Last month, I spent several days caring for both a white child and a black child. I'm white and so is my seven-year-old son. I'm also a licensed foster mom and we took care of a black preschooler for a few days.
We all went to WalMart, the library and to a basketball game at the local YMCA. Each time we left the house, I wondered — and perhaps worried a bit — about what people's reactions would be. I was happily surprised that there was NO reaction.
My experience made me grateful to be raising a family in the Philadelphia area, which has evolved so much in terms of race and acceptance in the last 30 years.
When I was growing up in the Tacony section of Northeast Philadelphia in the 1970s and into the 1980s, the only black people we saw were on the El when we went to Center City. There were only white people in my neighborhood, my grade school and my high school.
Now, when I drive through the Northeast, I see faces of every color. It makes me glad, but I know many people in the area have the opposite reaction. They say: "It's not like it used to be" and "The neighborhood is going down" or "Section 8 ruined everything."
The neighborhoods in the lower Northeast are definitely different, but I believe that has more to do with socio-economics and the changing nature of cities, than race. But try convincing some people of that.
I had to sell my father's house in the Northeast a few years ago when he moved to a retirement home. The buyer with the highest bid on the house was a lovely, smart SEPTA employee who was a former veteran of the first Iraq War. Oh and she is also black, which gave some of my dad's neighbors a bit of a jolt. But I was happy to sell to her and am glad she lives in the home where I grew up.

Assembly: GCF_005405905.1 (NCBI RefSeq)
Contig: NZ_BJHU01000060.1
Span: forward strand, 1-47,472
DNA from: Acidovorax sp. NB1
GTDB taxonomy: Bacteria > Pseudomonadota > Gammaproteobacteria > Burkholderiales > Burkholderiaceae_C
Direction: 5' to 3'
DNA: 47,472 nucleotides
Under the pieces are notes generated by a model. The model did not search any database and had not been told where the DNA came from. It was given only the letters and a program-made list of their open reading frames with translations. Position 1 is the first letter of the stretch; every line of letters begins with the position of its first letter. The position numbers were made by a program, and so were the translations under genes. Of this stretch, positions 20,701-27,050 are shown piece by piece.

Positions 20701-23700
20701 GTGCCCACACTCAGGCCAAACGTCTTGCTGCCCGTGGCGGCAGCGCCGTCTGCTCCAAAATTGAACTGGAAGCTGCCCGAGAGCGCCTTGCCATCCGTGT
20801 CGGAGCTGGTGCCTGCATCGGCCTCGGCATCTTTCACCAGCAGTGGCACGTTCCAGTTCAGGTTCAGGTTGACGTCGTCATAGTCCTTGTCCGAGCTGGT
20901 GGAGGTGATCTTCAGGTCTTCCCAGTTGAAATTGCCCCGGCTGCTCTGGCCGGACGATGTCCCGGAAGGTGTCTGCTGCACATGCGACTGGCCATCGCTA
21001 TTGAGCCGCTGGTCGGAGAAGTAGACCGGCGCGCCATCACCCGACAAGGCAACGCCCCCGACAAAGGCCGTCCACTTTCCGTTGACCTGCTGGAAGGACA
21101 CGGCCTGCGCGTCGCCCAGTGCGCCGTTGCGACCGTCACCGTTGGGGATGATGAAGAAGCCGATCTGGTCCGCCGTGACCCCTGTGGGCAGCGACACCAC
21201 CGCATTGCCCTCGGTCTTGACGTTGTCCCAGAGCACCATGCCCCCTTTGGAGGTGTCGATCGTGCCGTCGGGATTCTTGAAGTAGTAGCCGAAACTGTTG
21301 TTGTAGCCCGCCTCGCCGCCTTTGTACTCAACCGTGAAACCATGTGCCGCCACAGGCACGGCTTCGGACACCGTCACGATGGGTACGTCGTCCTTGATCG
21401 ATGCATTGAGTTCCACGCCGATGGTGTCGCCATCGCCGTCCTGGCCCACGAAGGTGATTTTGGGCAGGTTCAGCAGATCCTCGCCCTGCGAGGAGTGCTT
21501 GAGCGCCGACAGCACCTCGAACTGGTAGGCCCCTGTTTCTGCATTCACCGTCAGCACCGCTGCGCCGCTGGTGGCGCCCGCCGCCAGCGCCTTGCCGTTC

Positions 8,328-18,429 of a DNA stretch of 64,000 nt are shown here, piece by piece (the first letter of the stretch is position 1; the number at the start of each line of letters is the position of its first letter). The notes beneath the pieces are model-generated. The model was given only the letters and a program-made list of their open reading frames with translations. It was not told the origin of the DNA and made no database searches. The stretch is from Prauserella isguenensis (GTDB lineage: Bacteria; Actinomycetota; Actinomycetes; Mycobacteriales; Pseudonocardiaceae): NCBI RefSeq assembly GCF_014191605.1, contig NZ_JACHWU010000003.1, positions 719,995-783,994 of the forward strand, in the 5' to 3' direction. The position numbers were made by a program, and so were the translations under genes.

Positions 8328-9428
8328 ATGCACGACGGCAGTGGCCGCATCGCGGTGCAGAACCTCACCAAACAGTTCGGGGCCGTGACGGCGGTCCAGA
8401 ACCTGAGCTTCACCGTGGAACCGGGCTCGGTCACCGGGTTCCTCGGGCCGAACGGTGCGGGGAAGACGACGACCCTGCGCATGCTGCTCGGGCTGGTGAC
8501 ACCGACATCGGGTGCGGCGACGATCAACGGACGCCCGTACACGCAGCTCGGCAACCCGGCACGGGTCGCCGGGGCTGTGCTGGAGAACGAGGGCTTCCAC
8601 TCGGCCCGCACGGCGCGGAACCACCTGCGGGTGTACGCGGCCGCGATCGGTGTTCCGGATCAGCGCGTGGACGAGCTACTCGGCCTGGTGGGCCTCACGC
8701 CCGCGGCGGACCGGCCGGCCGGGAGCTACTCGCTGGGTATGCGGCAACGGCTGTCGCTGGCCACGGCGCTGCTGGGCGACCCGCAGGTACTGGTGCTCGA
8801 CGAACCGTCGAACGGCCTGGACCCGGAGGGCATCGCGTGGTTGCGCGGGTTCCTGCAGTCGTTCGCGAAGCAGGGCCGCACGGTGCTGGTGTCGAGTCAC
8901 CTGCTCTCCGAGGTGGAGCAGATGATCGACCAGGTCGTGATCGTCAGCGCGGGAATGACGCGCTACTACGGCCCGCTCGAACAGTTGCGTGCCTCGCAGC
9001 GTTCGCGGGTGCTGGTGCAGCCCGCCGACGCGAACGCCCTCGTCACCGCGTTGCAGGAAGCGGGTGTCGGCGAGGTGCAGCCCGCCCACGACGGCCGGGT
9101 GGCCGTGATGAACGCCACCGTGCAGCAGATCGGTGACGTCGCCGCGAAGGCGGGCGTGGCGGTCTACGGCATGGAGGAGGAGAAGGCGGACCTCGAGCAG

Perhaps all this talk about race makes me sound hopelessly naive, considering I am a white middle-class woman. And trust me, I am VERY white.
I recently took a BuzzFeed.com quiz called "How Stereotypically White Are You?" The questions included whether I have ever: "Eaten soup from a bread bowl," "Recommended an NPR podcast" and "Had an argument over a boy band." Yes, I have, to all of those. (And the answer to the boy band argument is " 'NSYNC!")
Despite my naiveté, the evolving — and IMPROVING — nature of racial acceptance in the Philadelphia area gives me hope. My seven-year-old goes to grade school with kids of every color and one of his best friends is bi-racial. Our neighborhood has many mixed race families.
It makes my heart glad to know that the next time I take in a foster child of color, we could walk together down the street in my old neighborhood of Tacony and not get stares. And we will be sure to wave at the street where I grew up, which is now no longer just for white families.
Kathryn Quigley is a journalism professor and freelance writer. She can be reached at firstname.lastname@example.org. Metro does not endorse the opinions of the author.